Jumby Bay Hawksbill Project Celebrates 25 Years Researching Turtle Nesting Ecology

In my last post I reminisced about my childhood fascination with aquatic turtles. As a young hobbyist and amateur naturalist I had amassed a collection of these shelled reptiles to the dismay of my parents.  Back then it seemed that with every coming year, I needed a bigger tank or pool to house my assortment of ancient, cold-blooded beasts–contemporaries of the dinosaurs. Some grew, but some certainly arrived larger than those existing residents who first made my house their home in previous years. 

I’d like to think that I had created an educational exhibit for the neighbors as opposed to just a growing menagerie of wet herpetiles.

I now am much more cognizant of the impact the pet trade has on freshwater turtle conservation.  Whether one is depleting wild populations or expanding the range of common species through introducing captive-born animals to the wild–the impact takes its toll. 

In my previous post I somehow failed to mention one of the iconic conservationists who inspired my passion for herpetology and my novice attempt to curate of a collection of select herpetofuana.

Dr. Archie Carr was a naturalist, an iconic conservationist, and a highly esteemed herpetologist. His book So Excellent a Fishe: A Natural History of Sea Turtles introduced me to some of the most majestic creatures I have ever learned about–marine turtles. They are quite different from their fresh and brackish water cousins and perhaps a bit more graceful in the water.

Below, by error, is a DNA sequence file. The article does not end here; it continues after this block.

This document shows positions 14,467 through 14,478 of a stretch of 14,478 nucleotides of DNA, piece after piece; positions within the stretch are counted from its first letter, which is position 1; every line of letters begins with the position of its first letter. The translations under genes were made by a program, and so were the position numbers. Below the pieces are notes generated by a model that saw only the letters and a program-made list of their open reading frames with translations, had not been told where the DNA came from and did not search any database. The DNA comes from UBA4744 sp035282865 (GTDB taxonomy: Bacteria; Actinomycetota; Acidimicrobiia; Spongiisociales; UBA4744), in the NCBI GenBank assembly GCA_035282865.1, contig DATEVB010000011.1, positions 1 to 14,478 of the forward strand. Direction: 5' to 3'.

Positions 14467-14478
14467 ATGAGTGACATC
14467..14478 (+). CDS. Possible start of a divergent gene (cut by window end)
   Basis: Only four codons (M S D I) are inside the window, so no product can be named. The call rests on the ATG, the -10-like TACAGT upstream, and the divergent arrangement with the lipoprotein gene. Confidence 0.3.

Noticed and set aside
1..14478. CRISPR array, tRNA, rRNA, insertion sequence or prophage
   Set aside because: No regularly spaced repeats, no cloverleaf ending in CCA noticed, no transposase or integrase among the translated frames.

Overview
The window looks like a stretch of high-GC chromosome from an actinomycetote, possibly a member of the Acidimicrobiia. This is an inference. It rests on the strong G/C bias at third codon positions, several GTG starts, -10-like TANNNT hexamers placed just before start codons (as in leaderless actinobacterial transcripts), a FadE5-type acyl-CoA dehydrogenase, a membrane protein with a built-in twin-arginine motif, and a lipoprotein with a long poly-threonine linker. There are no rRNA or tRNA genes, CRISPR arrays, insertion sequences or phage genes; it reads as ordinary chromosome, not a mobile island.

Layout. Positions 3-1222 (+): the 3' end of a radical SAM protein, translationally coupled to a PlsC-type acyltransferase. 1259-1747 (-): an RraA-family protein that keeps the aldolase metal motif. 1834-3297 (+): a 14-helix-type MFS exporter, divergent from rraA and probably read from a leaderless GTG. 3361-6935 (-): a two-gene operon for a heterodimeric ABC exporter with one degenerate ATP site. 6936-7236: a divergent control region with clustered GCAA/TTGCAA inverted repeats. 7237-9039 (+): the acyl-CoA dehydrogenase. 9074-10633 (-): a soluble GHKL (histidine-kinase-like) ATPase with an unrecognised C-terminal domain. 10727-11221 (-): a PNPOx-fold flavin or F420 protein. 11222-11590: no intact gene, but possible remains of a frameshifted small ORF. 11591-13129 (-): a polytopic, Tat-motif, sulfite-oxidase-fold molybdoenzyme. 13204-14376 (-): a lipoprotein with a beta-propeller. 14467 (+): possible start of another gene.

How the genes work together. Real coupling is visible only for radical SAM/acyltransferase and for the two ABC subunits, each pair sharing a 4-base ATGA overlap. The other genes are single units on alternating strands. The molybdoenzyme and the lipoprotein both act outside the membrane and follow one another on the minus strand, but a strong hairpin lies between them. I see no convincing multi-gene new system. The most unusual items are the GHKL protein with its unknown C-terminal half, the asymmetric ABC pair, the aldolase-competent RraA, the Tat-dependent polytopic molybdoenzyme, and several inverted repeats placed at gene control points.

I’m quite certain that I had seen a sea turtle in captivity prior to reading the book.  Unfortunately, such a captive ambassadors commonly viewed in public–as important as they are–tell only a snapshot of the life history of these chelonians.

All 7 marine turtle species are threatened. The bulk of these threats are human-induced from pollution to loss of habitat.  In fact, only a few large nesting sites for some of the species exist today. The hawksbill, green and loggerhead turtles comprise those with particularly marginal nesting grounds of good size. However, all marine turtles are recognized internationally as a species of conservation concern and thanks to some dedicated organizations efforts to save these turtles are making a difference.